4.3%

Cornell University

4.3%

Florida State University

3.9%

Florida International University

3.8%

Purdue University

3.8%

Boston University

3.7%

University of Texas at Austin

3.6%

American University

3.5%

Pontifical Catholic University of Puerto Rico

3.4%

University of Arizona

3.4%

National University

3.3%
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Majors

Law

15.9%

Business

13.6%

Education

7.2%

Biology

5.2%

Psychology

5.0%

Chemistry

4.9%

Educational Leadership

4.3%

Computer Science

4.3%

Elementary Education

4.1%

English

4.1%

Electrical Engineering

3.7%

Nursing

3.5%

Fine Arts

3.5%

Management

3.2%

Mechanical Engineering

3.2%

Criminal Justice

2.9%

Political Science

2.9%

Counseling Psychology

2.9%

Communication

2.8%

Medicine

2.7%
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Degrees

Masters

33.8%

Doctorate

28.4%

Bachelors

19.0%

Other

14.0%

Certificate

2.6%

Associate

1.8%

Diploma

0.4%

License

0.1%
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Real Professor Salaries

Job Title Company Location Start Date Salary
Professor The University of Arizona Tucson, AZ Aug 15, 2016 $650,000
Professor The University of Texas Southwestern Medical Center Austin, TX Jan 07, 2016 $600,000
Professor University of California, San Francisco San Francisco, CA Jan 01, 2015 $575,000
Professor University of Texas Medical Branch at Galveston Galveston, TX Jan 08, 2016 $450,000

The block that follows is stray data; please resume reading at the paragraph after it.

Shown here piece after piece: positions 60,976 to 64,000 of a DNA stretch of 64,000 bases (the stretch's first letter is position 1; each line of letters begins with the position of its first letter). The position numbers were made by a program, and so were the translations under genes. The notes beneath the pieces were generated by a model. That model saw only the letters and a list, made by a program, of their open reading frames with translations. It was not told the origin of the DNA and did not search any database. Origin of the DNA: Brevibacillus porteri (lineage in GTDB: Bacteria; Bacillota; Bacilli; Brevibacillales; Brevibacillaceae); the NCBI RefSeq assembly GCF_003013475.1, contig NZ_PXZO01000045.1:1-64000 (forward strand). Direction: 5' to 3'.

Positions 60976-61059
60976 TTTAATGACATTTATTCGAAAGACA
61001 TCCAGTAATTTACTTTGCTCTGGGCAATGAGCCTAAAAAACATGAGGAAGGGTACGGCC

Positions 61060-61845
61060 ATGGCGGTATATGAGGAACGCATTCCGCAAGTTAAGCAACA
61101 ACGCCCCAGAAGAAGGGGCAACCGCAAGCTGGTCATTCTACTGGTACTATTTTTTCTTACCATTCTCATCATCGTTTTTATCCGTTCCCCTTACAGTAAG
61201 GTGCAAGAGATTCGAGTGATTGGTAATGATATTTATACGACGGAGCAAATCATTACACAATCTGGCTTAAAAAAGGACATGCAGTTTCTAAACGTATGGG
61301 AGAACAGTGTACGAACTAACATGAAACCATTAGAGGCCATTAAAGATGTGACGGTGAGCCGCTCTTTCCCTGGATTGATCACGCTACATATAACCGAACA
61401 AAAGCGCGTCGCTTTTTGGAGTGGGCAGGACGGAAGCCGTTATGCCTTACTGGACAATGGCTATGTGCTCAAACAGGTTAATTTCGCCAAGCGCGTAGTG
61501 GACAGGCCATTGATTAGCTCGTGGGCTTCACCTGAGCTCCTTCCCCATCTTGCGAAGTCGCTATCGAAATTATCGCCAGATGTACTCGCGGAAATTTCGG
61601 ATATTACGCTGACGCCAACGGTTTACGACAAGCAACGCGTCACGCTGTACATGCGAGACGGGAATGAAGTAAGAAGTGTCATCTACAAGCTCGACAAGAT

Professor University of Texas Medical Branch at Galveston Houston, TX Jan 08, 2016 $450,000
Professor LSU Health Sciences Center/New Orleans Independence, LA Jan 01, 2015 $402,040
Professor In Residence University of California, Los Angeles Los Angeles, CA Oct 01, 2015 $400,000
Professor Yale University New Haven, CT Jan 12, 2016 $400,000
Assisstant Professor West Virginia University Morgantown, WV Jun 23, 2016 $372,669
Professor Yale University New Haven, CT Jan 07, 2016 $372,000
Distinguished Professor University of California, Irvine Irvine, CA Jan 01, 2015 $203,900
Professor Washington State University Pullman, WA Aug 16, 2016 $203,133
Distinguished Professor Northeastern University Boston, MA Jan 04, 2016 $203,000
Professor Johns Hopkins University Baltimore, MD Jan 07, 2016 $201,986
Professor Nova Southeastern University Fort Lauderdale, FL Jan 01, 2016 $200,850
Professor Wayne State University Detroit, MI Jan 08, 2016 $200,000
Professor George Mason University Fairfax, VA Jan 10, 2015 $200,000
Professor University of California, San Diego San Diego, CA Jan 04, 2016 $154,200
Professor Michigan State University East Lansing, MI Aug 04, 2015 $154,000
Professor and Dean Yale University New Haven, CT Aug 06, 2016 $154,000
Professor Georgia Institute of Technology Atlanta, GA Jul 01, 2015 $153,000
Professor Step IV University of California, Berkeley Berkeley, CA Jul 01, 2015 $153,000
Distinguished Professor University of California, Irvine Irvine, CA Jan 01, 2015 $152,914
Professor University of Virginia Charlottesville, VA Oct 01, 2016 $152,000

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Top Skills for A Professor

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  1. Classes
  2. Curriculum
  3. Undergraduate
You can check out examples of real life uses of top skills on resumes here:
  • Teach groups of over 15 students, organize classes and provide instructions that allow students to have hands-on experience on the kitchen
  • Developed and updated curriculum, completing self-study evaluations for Nursing and HLC accreditation, etc.
  • Provided online instruction for undergraduate and graduate students for accredited universities; courses taught listed below for each educational organization
  • Narrated introductions to video portion of professional development asynchronous online courses
  • Encouraged students' social commitment creating and coordinating volunteer workshops to collaborate with non-profit entities in the community.

How Would You Rate Working As a Professor?

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Top Professor Employers

Jobs From Top Professor Employers

Professor Videos